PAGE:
On 2 November, the High Court in London ruled in favour of activist legal group Client Earth in its challenge to the UK Government’s Air Quality Plan. The Court ruled that the Plan did not meet a requirement in the EU Clean Air Directive as transposed into UK law. This requires that the Government ensures the UK complies with air quality limit values “as soon as possible” after the original compliance date. Central to the plan is the need to meet the annual average limit value for NO2 whose original compliance date was 2010. The plan as it stands wouldn’t see compliance in London until 2025, with other zones reaching the target by 2020.
This is the second time Client Earth has successfully challenged the ambition of the UK Air Quality Plan, winning in April 2015 in the Supreme Court a case that had been referred back from the European Court of Justice. While the Government could appeal the latest ruling to the Supreme Court, the indications are that is will accept the judgement and re-draw its plans.
While the broad facts of the case probably won’t surprise anyone who has been involved in the UK air quality scene, the Government’s case was severely undermined by emails, released under disclosure of evidence rules, which showed opposition from HM Treasury to some of the key measures. Those measures could have significantly strengthened the plan, such as the inclusion of private cars in low emissions zones and changes to the tax treatment of diesel vehicles. Other communications appeared to show that the modelling parameters used in the impacts assessment were focussed more on the European legal process than on achieving shorter compliance dates.
So where now for UK air quality policy? Central to the issue is the performance of diesel vehicles in the real world, although they aren’t solely responsible for NO2 exceedances. Whichever sources are targeted, it’s clear from that case that, while Defra is the lead Government Department for air quality, agreement from the Treasury and Cabinet Office will be key to any strengthened measures which could be proposed. Increasing the number of Clean Air Zones is likely given the need to re-run the models with less optimistic assumptions. But this won’t address the timescales for compliance in London and the other Zones. There may need to be a serious discussion about the application of LEZs to private vehicles. This is commonplace in Germany and elsewhere but up to now considered out of the question in the UK. However, calls to ban diesel from city centres are likely to fall on deaf ears, especially as, according to Emissions Analytics and others, there are Euro 6 diesels on the market which are performing in the real world close to their emission limits while still providing a CO2 benefit.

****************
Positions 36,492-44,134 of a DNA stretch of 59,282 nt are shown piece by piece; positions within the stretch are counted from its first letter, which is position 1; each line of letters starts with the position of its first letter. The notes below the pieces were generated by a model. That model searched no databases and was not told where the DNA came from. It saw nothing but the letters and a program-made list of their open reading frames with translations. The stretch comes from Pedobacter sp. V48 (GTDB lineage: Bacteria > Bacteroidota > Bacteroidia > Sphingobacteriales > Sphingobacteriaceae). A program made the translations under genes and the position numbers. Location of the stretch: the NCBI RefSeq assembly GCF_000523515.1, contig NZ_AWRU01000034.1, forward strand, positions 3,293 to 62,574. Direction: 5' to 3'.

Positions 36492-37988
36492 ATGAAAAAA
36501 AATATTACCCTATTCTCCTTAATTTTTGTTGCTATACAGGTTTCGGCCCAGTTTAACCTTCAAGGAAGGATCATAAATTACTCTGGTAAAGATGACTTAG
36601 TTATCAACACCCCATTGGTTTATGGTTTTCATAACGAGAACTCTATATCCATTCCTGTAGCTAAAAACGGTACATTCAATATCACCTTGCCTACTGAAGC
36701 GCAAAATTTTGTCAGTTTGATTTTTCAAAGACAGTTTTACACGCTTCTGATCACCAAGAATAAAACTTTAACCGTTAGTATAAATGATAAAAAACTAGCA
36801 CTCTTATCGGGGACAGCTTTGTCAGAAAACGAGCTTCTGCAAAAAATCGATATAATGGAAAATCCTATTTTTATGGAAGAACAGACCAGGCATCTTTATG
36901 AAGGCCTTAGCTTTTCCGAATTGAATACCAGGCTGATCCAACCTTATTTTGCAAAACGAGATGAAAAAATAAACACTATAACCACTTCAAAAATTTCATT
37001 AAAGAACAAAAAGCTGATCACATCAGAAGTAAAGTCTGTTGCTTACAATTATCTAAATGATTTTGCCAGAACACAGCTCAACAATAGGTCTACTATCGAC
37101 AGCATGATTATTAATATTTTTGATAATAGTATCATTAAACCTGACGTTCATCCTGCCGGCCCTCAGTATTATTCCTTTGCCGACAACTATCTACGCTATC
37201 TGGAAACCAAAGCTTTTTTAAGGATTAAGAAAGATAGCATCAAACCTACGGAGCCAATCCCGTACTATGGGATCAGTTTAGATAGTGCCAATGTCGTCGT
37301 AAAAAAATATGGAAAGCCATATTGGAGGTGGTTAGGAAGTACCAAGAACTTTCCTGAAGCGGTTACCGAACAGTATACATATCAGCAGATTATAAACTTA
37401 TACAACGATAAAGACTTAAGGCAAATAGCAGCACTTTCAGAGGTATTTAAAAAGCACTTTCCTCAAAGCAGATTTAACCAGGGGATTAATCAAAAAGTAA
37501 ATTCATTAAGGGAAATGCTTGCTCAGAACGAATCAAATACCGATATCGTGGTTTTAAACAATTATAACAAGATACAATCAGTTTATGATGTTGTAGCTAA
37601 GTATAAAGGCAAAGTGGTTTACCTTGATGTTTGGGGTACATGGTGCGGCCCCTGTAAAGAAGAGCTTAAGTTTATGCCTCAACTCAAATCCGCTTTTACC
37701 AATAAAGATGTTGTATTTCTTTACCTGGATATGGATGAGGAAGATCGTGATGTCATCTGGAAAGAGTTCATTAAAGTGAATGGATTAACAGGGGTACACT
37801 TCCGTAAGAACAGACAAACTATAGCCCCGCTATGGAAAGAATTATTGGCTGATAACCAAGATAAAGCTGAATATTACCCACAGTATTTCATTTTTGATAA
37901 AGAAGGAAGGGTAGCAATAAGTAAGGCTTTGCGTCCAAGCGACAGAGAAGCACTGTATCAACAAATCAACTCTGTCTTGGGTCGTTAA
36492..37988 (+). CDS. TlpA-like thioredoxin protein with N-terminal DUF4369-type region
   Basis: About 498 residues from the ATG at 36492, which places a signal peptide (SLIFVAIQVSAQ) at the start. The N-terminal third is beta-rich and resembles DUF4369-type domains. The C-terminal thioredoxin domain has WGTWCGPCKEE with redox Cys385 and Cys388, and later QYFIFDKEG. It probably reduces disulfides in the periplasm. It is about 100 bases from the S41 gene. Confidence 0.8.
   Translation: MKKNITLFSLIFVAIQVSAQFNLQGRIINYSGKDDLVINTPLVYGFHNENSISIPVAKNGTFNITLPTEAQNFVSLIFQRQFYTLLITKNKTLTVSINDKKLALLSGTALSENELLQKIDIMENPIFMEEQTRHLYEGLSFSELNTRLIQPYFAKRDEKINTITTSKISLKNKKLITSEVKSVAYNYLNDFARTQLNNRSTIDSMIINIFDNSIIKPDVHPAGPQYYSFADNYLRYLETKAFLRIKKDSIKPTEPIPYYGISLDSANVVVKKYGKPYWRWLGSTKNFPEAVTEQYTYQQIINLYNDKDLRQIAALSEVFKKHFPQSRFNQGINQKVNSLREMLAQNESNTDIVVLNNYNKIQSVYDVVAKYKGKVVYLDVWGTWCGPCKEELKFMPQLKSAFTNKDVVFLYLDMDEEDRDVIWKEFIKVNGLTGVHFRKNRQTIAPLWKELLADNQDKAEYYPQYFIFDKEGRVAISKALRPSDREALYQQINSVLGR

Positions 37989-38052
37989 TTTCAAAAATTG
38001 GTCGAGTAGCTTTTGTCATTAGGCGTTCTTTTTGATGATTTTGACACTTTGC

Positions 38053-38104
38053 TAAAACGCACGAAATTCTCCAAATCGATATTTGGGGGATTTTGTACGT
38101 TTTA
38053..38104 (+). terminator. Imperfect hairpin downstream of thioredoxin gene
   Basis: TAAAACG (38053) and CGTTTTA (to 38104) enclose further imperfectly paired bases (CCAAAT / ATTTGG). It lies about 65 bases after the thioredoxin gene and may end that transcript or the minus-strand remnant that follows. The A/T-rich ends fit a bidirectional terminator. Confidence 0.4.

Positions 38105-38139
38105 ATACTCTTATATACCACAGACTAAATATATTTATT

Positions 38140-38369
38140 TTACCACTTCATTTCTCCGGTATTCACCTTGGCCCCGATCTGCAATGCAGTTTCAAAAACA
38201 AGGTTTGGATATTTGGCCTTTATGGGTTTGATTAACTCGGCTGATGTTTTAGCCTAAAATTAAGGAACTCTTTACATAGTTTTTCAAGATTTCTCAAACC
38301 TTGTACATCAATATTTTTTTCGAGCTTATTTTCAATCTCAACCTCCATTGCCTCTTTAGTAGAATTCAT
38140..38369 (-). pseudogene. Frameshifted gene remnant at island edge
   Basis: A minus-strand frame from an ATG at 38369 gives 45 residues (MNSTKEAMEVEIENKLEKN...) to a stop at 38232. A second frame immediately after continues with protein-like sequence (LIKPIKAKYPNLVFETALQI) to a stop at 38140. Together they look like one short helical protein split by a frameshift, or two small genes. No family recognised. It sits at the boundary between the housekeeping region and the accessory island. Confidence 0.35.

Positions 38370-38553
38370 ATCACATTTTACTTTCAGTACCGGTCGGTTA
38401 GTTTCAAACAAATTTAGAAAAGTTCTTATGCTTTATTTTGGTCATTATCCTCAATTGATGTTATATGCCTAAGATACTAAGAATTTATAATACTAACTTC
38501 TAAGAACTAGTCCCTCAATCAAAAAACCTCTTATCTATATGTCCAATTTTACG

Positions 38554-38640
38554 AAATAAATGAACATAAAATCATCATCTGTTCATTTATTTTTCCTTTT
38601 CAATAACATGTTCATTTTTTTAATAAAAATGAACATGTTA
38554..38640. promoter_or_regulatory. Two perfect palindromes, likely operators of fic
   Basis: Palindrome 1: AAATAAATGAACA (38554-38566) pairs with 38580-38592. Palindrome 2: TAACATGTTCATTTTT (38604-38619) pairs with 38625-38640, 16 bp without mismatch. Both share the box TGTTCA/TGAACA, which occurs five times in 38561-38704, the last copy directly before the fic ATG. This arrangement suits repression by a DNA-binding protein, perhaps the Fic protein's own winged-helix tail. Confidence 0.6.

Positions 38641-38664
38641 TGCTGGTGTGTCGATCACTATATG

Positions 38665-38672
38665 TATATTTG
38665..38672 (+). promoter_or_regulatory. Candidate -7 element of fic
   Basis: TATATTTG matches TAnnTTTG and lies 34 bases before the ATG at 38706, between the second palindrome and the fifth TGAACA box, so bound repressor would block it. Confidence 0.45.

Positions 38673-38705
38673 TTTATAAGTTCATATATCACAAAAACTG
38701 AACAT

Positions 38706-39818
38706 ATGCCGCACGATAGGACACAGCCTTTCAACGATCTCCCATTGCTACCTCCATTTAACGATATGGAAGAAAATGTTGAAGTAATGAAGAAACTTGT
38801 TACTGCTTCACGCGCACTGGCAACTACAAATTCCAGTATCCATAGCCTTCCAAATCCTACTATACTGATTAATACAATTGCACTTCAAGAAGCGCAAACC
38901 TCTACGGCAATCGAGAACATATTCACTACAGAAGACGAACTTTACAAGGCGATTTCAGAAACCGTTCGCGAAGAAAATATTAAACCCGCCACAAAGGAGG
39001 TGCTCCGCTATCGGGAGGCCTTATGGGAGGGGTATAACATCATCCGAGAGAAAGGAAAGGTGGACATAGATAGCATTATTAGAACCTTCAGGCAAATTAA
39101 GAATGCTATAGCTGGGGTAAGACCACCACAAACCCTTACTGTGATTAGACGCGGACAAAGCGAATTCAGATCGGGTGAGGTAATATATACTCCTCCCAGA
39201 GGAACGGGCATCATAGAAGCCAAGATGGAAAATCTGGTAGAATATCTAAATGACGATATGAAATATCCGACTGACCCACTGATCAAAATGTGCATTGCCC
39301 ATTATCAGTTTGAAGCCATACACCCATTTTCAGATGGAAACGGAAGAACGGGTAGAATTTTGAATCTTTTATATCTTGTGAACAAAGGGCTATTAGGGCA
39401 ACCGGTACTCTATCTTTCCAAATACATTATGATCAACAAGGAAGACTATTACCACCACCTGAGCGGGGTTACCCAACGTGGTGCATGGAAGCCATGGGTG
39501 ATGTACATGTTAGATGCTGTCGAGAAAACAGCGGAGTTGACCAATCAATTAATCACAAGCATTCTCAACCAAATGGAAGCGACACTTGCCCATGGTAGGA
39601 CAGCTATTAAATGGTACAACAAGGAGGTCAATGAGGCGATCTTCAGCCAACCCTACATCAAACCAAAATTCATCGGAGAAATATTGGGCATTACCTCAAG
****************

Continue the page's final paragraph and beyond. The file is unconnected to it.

The question of how and when Brexit will impact on the case is also important and unresolved. If the UK does leave the EU in a little over two years’ time, will the Government still feel bound by a ruling based on EU legislation, potentially prompting further legal action? In addition, Defra’s resources are likely to be severely stretched disentangling UK and EU legislation, a quarter of which lies within its remit. Resolving issues around the common agricultural policy alone will be difficult and time consuming. Given that the main air quality impacts are on human health, accepting that acidification and eutrophication are still important issues, should Department of Health take a more prominent role? Whatever happens, Defra’s next move is keenly awaited.